Reasons to be cheerful
Consumers have taken a battering in recent years, first from Covid-19 and more recently from the rising cost of living, but since then UK leisure and hospitality spending has bounced back from pandemic lows. For investors in Henderson Smaller Companies Investment Trust, it’s a reason to raise a glass.
6 minute read
- The recovery in demand for leisure and hospitality post-pandemic has held up despite the rising cost of living over the last year.
- The managers of Henderson Smaller Companies built their positions in several hospitality names as the UK emerged from the pandemic and have since been rewarded with healthy revenue growth and sensible reinvestment from these companies.
- The sector has also been subject to some merger and acquisition activity, with low valuations leaving the door open for further such transactions.
Back in the days of the global pandemic there was much debate about whether consumers’ appetite for ‘going out’ might be irreversibly damaged by the lockdown experience. Those fears have proven to be unfounded.
The cost-of-living crisis is putting pressure on many households, but demand for an evening out or a weekend treat for the family has been trending upward despite this. According to Barclay’s UK Consumer Spending Report, spending on food and drink at pubs and restaurants was up 6.4% in September compared to the same month last year.1
The mild autumn doubtless played a role in this robust performance, but the economic climate is also looking more benign. Inflation may not be defeated but it has been steadily easing, while earnings are at last beginning to catch up with prices. The most recent official figures on average earnings from the Office for National Statistics show wages growing in real terms, albeit modestly.2
Lower inflation is also a boon to leisure and hospitality providers, reducing their costs and helping improve profit margins.
Of course, not all leisure and hospitality groups are equally well placed, but those with strong brands and an attractive offer for the public are doing well. We are pleased to say that quite a few such businesses are in the Henderson Smaller Companies Portfolio.
The glass is (at least) half full
Pub and brewing group Mitchells & Butler is one of our top ten holdings and delivered a positive update on its trading at the end of September. The group cited the easing of cost pressures as a key reason for optimism as it reported like-for-like sales (which exclude the effect of new pubs added to the estate) were up 9.1% on the previous year. Add in the extra pubs it has acquired and sales were up 10.5%.
Another pub and brewing business in the HSL portfolio that is weathering well is Young & Co’s. In the summer it reported a good start to its financial year with like-for-like revenue up 6.8% in the first 13 weeks of 2023 and total revenue up 8.3%.3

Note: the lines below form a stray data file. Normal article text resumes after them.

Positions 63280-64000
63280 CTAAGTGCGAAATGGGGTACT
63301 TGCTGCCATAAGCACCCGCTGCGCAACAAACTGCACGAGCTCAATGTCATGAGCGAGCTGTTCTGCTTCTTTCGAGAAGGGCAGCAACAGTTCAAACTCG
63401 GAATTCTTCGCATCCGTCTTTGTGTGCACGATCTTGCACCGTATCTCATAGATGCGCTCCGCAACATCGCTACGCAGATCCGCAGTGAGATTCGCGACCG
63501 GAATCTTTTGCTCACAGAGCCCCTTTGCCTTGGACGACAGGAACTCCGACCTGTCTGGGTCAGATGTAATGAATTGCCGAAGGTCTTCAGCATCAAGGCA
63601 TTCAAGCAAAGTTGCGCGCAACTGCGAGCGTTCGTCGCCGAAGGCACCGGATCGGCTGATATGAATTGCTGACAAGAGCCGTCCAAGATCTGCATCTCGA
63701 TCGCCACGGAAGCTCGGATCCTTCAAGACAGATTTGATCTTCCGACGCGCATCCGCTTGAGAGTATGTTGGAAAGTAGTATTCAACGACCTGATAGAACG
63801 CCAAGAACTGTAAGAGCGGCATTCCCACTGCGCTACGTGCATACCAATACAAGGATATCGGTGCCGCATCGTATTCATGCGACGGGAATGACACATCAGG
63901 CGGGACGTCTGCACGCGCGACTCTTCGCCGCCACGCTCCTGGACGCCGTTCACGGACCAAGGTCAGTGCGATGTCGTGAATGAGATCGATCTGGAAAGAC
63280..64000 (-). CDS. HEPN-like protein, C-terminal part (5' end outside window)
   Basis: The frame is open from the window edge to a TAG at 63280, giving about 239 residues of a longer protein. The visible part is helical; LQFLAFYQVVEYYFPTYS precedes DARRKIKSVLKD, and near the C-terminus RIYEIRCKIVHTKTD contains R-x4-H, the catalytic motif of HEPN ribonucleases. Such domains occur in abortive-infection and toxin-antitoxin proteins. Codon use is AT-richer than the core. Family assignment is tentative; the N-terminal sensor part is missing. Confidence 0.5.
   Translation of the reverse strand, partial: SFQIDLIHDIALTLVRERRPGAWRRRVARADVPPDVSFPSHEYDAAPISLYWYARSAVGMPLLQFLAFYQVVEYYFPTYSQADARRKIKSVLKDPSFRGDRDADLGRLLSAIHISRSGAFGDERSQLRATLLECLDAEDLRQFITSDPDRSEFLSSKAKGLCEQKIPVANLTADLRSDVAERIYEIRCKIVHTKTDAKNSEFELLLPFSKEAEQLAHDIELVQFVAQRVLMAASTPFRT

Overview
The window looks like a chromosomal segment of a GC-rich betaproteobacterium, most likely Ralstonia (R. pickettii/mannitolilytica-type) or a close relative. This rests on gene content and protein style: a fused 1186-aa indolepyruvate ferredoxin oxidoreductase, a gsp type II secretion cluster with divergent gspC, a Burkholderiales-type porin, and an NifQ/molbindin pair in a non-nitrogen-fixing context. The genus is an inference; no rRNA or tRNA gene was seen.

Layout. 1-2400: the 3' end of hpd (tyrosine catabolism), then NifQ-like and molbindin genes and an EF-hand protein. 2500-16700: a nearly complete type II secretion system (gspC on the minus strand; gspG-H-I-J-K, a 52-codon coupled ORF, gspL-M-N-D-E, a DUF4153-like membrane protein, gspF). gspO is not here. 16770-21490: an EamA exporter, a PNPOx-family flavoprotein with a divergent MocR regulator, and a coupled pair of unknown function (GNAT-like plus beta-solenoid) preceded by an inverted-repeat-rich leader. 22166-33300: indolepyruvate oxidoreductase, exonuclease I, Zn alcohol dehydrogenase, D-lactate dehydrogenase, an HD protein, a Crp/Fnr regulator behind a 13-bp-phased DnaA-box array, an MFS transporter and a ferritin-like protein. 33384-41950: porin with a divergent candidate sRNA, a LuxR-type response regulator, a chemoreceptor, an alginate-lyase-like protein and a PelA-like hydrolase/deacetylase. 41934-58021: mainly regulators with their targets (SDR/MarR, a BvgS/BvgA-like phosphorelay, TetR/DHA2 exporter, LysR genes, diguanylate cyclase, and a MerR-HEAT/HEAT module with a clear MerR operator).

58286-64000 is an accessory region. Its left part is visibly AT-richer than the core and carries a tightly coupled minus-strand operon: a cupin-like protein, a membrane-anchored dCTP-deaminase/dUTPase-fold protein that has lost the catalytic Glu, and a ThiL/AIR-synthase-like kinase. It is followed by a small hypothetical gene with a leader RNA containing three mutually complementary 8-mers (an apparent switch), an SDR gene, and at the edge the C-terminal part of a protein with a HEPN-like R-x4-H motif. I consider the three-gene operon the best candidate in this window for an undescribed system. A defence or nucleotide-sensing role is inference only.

But it is more than just our pub investments that are showing promise. Our stake in Hollywood Bowl Group also provided some very positive trading news. The group operates bowling alleys, minigolf sites and amusements as well as accompanying food and drink services. It operates mainly in the UK but has also expanded into Canada and has reported that total sales were up by 11% in the year to September 2023.4
Hollywood Bowl also has an ambitious expansion strategy in place and plans to open 15 new bowling centres by the end of 2026. It is worth noting that both M&B and Young & Co’s also see opportunities for further investment over the coming year.
The UK spending in the leisure and hospitality sector may not have returned to its pre-pandemic levels in real terms, but fears that the British would become a nation of stay-at-homers after Covid-19 proved wide of the mark.
Life’s simple pleasures
The stock market value of most of these hospitality businesses has now risen close to their level before the pandemic, which indicates just how wrong the prophets of doom were for the hospitality industry. At the same time, there are signs that value-hunters may have an eye on the sector.
The number of mergers and acquisitions in the UK declined in 2022 and has remained low in 2023, but with valuations at historic lows there are early signs of an upturn. This month, US buy-out firm Apollo agreed a deal to take over The Restaurant Group, another of our investments, which owns Wagamama and Frankie & Benny’s. The deal valued the business at £506 million, which is 34% higher than its stock market valuation the day before the offer was announced.5
Our strategy is anchored in the fundamentals of value and no one should count on takeovers to generate higher prices for listed investments, but The Restaurant Group deal suggests that some market watchers see parts of the hospitality sector as undervalued.
Adding to positions in fundamentally strong leisure investments during the difficult years in the pandemic has been a successful strategy for HSL and its investors. Whether it’s a pint of beer, a glass of wine, a meal out at the pub or an afternoon bowling with the family – it pays to recognise the real value in life’s simple pleasures.
1UK Consumer Spending Report | Barclays Corporate
2 Average weekly earnings in Great Britain – Office for National Statistics (ons.gov.uk)
4 Trading Statement – Year Ended 30 September 2023 – 07:00:06 19 Oct 2023 – BOWL News article | London Stock Exchange
5 Rule 2.7 Recommended Cash Acquisition of TRG – 07:00:12 12 Oct 2023 – RTN News article | London Stock Exchange
The rate at which the prices of goods and services are rising in an economy. The Consumer Price Index (CPI) and Retail Price Index (RPI) are two common measures. The opposite of deflation.
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